UK renewables up 43%
Electricity generated in the UK from renewables jumped 43% in the first quarter of this year compared to 2013, according to new government figures.
Green sources increased to a total of 18.1TWh in the first three months of 2014 thanks in part to the heavy rain and high winds recorded over the period, DECC’s quarterly energy trends figures show.
Renewables’ share of total generation in the first quarter was a record 19.4%, with capacity up 15.3% year on year to 20.8GW. The rise in renewables contrasted with a decline across the board in coal, nuclear and gas fired power stations.
Hydro produced the largest increase in generation of 77.7% to a record 2.2TWh. DECC says rainfall recorded in the main hydro areas over the period was double what it was a year ago.
Onshore wind rose by 62.1% to 6.65TWh, while offshore wind rose by 53.1% to 4.37TWh.
There was also a 6.3% increase in bio-energy to 4.55TWh. Much of this was a result of the conversion of Ironbridge and Drax power stations, which had a knock-on effect of reducing electricity generated from co-firing by 73%.
Electricity generated from solar PV, wave and tidal projects came in at 0.29TWh, a rise of 75.8%.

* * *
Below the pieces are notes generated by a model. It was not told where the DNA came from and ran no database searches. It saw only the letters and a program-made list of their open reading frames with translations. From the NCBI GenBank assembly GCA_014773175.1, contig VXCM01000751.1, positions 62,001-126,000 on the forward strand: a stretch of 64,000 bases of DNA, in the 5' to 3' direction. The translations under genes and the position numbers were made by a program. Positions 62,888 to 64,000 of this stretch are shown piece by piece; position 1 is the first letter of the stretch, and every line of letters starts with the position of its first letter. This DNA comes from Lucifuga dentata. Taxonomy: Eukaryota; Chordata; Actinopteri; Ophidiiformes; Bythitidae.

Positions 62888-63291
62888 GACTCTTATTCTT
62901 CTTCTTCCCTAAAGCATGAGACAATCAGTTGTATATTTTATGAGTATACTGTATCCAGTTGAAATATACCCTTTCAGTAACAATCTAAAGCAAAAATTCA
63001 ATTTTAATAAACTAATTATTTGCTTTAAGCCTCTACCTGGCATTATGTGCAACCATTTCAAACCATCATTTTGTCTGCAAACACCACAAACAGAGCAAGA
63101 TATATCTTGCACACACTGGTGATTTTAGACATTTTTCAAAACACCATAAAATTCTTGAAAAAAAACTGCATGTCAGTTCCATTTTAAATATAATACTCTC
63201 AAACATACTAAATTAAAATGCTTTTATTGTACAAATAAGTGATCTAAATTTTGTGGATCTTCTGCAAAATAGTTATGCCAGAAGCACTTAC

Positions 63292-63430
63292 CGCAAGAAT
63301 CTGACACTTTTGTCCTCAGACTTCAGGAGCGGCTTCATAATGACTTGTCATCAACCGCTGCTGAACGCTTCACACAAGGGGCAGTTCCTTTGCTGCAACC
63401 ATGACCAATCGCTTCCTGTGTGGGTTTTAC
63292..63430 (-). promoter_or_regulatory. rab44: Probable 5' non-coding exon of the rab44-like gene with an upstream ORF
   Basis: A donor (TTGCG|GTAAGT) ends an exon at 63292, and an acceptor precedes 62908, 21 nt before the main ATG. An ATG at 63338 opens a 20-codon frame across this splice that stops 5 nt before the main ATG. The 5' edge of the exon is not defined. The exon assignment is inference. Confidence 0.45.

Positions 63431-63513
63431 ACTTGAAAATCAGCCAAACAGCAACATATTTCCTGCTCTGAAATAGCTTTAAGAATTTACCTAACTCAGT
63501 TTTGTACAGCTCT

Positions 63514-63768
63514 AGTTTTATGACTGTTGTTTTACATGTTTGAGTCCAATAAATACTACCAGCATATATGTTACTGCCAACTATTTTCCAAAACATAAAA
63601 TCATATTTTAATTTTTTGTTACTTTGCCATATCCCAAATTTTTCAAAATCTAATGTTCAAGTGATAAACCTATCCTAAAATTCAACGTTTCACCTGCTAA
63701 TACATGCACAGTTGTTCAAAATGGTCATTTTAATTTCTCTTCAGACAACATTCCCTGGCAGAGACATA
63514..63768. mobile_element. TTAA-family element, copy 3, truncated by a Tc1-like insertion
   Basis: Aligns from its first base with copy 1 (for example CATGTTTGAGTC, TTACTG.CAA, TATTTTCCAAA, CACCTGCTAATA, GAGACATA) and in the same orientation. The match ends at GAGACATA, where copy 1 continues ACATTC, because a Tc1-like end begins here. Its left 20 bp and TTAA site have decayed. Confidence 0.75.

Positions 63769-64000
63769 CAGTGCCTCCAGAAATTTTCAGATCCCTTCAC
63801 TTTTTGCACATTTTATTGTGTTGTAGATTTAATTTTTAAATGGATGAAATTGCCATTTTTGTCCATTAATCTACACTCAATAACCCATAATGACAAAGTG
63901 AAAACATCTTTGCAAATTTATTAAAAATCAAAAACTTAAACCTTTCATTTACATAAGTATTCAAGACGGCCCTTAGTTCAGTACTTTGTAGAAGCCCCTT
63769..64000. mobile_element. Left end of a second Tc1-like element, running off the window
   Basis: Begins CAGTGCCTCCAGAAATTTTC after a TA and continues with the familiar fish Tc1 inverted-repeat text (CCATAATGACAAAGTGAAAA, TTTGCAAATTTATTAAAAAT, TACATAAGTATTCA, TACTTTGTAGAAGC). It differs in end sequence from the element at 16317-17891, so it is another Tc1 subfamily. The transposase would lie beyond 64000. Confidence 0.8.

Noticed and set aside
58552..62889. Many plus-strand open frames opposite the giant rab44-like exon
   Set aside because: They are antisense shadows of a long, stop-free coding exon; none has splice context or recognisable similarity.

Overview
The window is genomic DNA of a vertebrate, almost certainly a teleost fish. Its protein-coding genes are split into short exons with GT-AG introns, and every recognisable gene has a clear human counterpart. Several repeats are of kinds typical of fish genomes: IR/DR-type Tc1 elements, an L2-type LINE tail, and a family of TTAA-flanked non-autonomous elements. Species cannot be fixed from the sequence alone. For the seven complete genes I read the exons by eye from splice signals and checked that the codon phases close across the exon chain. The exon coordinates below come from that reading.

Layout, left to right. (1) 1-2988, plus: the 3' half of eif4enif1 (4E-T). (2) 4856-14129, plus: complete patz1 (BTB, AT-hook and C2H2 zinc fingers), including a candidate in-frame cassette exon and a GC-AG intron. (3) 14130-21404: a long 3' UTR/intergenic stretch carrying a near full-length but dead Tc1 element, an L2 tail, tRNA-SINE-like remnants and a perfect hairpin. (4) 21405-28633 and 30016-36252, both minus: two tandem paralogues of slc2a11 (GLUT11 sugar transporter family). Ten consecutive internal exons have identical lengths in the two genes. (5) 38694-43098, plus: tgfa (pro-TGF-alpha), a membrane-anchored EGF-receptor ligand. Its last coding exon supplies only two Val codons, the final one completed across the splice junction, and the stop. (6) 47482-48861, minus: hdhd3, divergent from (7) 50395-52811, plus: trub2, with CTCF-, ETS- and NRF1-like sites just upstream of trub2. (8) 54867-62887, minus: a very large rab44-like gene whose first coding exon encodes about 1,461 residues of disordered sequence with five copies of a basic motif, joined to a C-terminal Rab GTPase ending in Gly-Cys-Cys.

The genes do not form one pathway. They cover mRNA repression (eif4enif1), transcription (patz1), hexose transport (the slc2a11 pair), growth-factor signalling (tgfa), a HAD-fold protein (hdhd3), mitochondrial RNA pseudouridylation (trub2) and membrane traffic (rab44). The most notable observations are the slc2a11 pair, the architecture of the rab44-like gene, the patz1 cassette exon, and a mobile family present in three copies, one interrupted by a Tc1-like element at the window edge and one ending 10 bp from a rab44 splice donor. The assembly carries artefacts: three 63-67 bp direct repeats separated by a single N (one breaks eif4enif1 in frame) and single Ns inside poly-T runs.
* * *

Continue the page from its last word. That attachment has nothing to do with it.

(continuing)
The statistics also showed the amount of electricity generated from renewables across the whole of last year was 53,667GWh, a 30% increase across the year.
In Scotland, renewables accounted for 46.5% of electricity consumed within the country. Energy minister Fergus Ewing said this shows Scotland is still on track to meet its target of 50% from renewables by 2015.
He added that said hydro could account for a quarter of Scotland’s generating capacity within the next decade.
RenewableUK director of external affairs Jennifer Webber said: “Once again, wind delivered strongly for the UK in the first quarter of the year – when we need power most – providing nearly 12% of all our electricity.
“Onshore wind is delivering today, and it’s deeply illogical to talk about limiting its potential. Without the strong performance of wind last year, the Government would have been even further behind its energy targets. That’s why we need to ensure that there’s continued investment in both onshore and offshore wind moving forward.”
Image: offshore wind generation was up 53.1% in the 1st quarter (reNews)